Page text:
Emergency Services

If you are Deaf, hard of hearing or speech-impaired, contacting the emergency services is not as easy as dialling 999.

There is a service called emergencySMS which helps overcome this.

The emergencySMS service lets deaf, hard of hearing and speech-impaired people in the UK send an SMS text message to the UK 999 service where it will be passed to the police, ambulance, fire rescue, or coastguard.

Simply by sending an SMS message to 999 you can call for help and the emergency services will be able to reply to you.

You will need to register your mobile phone before using the emergencySMS service, click here to Register your phone and for more information.

Click here to download the emergencySMS leaflet.

REMEMBER: This is an emergency service and must only be used in an emergency as below.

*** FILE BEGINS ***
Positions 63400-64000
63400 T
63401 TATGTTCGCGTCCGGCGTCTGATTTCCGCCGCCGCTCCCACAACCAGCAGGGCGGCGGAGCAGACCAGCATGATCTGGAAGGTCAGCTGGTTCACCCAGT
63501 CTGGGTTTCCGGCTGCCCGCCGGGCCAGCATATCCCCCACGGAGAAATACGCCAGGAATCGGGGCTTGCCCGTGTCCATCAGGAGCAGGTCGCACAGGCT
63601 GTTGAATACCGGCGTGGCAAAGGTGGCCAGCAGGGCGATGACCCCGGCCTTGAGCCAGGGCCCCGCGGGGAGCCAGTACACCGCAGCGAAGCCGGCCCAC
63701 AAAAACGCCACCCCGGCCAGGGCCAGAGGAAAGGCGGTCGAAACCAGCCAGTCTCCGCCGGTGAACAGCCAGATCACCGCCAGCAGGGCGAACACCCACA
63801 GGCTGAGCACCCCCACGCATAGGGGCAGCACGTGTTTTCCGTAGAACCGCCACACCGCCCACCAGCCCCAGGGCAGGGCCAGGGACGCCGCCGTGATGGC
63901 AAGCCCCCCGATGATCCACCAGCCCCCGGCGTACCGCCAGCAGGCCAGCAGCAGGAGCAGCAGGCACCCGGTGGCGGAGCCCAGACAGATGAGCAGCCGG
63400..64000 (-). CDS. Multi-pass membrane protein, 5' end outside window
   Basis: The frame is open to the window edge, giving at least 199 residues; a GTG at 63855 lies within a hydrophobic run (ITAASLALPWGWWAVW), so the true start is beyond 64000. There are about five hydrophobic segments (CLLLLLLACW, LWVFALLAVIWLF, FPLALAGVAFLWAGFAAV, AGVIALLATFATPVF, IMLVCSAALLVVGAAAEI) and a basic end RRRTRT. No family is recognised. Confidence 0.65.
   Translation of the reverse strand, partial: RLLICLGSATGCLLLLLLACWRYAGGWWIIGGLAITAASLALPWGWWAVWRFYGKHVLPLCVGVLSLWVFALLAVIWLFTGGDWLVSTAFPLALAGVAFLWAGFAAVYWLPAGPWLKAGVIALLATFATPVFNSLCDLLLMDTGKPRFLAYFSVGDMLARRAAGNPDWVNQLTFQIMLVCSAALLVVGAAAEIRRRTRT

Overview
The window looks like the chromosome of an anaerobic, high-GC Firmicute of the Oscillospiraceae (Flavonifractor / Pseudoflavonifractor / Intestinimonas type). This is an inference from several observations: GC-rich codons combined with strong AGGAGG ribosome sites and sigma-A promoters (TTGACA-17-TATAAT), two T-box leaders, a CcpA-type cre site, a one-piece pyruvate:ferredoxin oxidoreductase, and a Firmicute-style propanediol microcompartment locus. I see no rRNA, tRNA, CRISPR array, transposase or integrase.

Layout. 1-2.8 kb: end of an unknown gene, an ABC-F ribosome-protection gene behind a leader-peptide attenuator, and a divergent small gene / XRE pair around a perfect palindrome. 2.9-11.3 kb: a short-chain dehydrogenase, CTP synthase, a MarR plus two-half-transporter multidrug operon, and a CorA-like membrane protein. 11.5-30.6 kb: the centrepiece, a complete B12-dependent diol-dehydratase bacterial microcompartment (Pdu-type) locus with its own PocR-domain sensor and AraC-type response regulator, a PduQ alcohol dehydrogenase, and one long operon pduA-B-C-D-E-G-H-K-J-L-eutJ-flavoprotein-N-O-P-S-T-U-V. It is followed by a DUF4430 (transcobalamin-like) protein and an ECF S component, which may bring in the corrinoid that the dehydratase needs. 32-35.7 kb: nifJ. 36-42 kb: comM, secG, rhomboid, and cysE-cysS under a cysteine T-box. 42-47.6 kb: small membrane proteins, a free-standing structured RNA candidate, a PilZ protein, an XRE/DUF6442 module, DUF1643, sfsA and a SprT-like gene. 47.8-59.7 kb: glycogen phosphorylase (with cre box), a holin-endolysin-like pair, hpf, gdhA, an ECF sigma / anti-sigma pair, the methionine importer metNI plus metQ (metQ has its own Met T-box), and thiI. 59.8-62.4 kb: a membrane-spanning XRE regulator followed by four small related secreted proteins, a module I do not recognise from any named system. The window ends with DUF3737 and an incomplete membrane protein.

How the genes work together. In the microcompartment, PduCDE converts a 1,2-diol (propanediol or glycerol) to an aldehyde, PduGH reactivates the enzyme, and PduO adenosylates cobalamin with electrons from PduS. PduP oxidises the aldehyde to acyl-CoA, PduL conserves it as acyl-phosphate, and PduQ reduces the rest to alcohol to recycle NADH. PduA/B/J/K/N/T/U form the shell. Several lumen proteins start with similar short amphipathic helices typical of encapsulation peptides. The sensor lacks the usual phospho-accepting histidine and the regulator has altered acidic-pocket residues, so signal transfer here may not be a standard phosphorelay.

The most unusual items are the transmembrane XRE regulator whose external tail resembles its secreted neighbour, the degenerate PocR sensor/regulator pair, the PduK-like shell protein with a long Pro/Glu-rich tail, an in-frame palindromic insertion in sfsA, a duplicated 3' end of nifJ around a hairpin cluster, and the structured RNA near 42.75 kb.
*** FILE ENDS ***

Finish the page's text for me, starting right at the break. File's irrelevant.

When…

  • Life is at risk;
  • Crime/trouble is happening now;
  • Someone is injured or threatened;
  • Person committing crime is near;
  • There is a fire or people trapped;
  • You need an ambulance urgently;
  • Someone is in trouble, or missing, at sea,
  • Someone is in trouble on the cliffs or on the shoreline

For more information of the emergency services and contacting them, click on the links below:

 

Advice on how to access the ambulance service for Deaf and hard of hearing people

If you have access to a phone and are able to hear a little call 999 and say “AMBULANCE”

If you are calling from a landline then that should initiate your address but important things to tell the operator are as follows:

  • Address of the incident
  • Details of the person needing the ambulance
  • If you are using a minicom this is the information you should send to the emergency services.